The state can easily afford going without the tax revenue the sales tax would have brought after ending the last fiscal year in June with $5 billion in “rainy-day” reserves and $11 billion in undesignated surplus funds, according to a report released last week by the Georgia Budget and Policy Institute.
“Thanks to our responsible approach in budgeting, we’re able to deliver relief to families fighting through the disastrous effects of Bidenomics,” Kemp said Wednesday, criticizing what he called “failed” economic policies coming out of the Biden administration.
“I’m proud this action has helped keep millions of dollars in hardworking Georgians’ pockets and look forward to continuing to see that impact with the Thanksgiving holiday approaching.”
Kemp suspended the gas tax for a second time in September. He suspended the tax for the first time in March of last year and lifted the suspension last January.
The suspension costs the state — and saves drivers — $150 million to $180 million a month. Kemp said Georgians saved $1.7 billion during the previous 10-month suspension.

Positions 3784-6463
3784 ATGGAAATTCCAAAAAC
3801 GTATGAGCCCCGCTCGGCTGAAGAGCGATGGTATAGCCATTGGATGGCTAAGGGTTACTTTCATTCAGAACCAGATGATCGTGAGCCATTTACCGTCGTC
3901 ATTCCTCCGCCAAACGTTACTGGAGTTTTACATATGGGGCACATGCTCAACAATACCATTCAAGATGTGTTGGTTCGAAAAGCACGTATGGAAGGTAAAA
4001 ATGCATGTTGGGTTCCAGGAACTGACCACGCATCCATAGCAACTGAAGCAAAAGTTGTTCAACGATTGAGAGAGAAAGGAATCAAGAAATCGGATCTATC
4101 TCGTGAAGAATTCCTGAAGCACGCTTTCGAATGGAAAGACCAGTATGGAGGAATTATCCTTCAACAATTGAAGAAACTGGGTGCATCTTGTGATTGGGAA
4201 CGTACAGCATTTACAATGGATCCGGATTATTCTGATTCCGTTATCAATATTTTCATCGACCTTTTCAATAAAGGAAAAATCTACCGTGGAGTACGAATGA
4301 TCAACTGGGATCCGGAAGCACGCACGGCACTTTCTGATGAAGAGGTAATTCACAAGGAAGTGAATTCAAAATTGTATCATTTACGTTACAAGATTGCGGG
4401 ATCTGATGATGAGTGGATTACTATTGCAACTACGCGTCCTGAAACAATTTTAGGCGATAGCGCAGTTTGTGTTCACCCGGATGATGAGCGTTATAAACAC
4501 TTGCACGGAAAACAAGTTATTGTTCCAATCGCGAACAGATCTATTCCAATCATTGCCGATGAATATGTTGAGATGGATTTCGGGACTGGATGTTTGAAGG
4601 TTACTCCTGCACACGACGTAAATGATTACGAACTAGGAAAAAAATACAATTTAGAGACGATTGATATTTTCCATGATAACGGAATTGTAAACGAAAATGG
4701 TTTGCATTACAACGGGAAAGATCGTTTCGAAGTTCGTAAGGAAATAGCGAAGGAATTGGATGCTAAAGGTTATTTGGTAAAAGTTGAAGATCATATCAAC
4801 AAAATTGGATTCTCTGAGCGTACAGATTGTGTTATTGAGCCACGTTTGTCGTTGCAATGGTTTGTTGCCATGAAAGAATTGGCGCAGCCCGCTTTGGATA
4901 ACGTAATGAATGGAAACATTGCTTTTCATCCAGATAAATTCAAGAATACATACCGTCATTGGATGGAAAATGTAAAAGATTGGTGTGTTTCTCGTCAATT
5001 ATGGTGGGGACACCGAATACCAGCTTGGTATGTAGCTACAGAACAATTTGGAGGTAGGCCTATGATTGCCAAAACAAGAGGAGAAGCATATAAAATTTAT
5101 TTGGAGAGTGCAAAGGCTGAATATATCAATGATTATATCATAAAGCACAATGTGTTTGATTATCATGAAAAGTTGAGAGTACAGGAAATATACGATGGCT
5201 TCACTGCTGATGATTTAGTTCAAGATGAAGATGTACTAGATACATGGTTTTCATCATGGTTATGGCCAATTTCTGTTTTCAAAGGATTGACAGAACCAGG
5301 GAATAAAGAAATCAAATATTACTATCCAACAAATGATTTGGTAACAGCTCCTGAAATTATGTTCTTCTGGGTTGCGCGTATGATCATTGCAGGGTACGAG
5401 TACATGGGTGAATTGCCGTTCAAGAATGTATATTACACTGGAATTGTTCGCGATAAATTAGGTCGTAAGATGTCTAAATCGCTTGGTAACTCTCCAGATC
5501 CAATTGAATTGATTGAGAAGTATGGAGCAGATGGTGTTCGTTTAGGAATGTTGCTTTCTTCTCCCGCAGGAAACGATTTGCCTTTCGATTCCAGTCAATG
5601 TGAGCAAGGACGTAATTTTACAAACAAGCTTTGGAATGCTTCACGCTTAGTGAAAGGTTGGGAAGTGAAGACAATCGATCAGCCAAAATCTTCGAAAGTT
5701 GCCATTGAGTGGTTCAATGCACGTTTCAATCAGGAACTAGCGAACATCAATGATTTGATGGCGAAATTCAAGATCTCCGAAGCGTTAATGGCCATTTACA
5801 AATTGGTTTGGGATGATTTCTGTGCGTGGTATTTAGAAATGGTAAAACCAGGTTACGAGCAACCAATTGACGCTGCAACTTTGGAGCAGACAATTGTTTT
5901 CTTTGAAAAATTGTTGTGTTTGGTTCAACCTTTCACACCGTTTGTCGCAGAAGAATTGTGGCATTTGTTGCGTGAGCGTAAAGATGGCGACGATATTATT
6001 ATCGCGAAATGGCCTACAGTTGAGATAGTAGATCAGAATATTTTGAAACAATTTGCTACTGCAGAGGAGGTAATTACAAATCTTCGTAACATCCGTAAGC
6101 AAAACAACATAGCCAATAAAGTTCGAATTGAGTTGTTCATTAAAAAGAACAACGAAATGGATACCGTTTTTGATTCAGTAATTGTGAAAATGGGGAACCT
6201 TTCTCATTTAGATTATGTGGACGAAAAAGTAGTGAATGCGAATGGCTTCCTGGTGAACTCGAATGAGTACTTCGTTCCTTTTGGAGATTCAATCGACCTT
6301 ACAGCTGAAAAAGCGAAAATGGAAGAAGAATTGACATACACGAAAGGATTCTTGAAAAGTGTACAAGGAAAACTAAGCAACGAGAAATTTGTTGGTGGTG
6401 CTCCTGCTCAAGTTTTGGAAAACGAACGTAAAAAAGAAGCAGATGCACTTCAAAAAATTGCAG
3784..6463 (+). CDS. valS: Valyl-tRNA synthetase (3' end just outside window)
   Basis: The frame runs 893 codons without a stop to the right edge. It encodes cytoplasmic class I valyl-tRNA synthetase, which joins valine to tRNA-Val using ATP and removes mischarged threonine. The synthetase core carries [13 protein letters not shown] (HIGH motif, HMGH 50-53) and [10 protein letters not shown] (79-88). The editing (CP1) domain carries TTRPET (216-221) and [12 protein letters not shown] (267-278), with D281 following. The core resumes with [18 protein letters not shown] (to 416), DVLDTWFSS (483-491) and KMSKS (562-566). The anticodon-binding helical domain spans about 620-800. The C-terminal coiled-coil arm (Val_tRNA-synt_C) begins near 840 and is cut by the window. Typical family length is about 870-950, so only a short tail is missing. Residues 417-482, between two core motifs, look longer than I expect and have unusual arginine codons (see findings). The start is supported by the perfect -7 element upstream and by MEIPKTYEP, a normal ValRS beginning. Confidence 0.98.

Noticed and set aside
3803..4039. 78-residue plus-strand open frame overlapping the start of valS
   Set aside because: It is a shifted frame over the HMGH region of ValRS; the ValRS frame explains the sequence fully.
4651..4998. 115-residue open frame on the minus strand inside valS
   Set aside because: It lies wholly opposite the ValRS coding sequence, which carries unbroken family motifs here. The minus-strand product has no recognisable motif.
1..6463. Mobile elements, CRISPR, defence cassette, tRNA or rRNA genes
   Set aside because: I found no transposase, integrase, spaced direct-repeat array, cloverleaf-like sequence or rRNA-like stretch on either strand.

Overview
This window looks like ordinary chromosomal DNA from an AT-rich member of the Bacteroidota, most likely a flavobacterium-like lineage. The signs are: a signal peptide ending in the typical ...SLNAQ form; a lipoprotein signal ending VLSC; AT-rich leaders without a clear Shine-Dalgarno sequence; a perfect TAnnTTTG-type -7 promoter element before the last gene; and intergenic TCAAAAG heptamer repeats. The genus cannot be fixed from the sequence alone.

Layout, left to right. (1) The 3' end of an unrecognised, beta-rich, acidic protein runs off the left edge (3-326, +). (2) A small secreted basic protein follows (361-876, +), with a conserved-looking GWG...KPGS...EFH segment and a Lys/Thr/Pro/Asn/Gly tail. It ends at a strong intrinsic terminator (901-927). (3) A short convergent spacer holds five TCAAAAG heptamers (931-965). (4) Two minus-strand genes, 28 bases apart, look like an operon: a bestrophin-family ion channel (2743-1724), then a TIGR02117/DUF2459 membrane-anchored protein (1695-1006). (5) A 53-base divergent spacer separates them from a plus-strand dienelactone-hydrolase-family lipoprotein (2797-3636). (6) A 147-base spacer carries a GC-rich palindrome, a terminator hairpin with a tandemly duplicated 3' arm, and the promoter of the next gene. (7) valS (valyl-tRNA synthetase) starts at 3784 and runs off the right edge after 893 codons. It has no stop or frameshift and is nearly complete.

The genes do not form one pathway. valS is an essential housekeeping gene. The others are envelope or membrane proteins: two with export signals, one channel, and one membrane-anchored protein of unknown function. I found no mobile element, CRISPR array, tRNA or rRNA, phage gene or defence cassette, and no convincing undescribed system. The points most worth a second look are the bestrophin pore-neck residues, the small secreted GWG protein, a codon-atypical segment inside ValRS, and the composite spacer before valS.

Georgia can afford the financial setback. The Atlanta Journal-Constitution recent reported the state now has a record $16 billion in its rainy day and “undesignated” reserve funds, though Kemp’s critics say the money should be spent expanding Medicaid and boosting salaries of state employees.
Both Lt. Gov. Burt Jones and House Speaker Jon Burns praised the extension, a sign they will rally Republicans behind a vote this month to ratify Kemp’s orders to suspend the tax.
According to AAA, the average cost of a gallon of regular gas in Georgia is currently at $2.89, down from $3.16 a month ago and a peak of $4.50 in June 2022.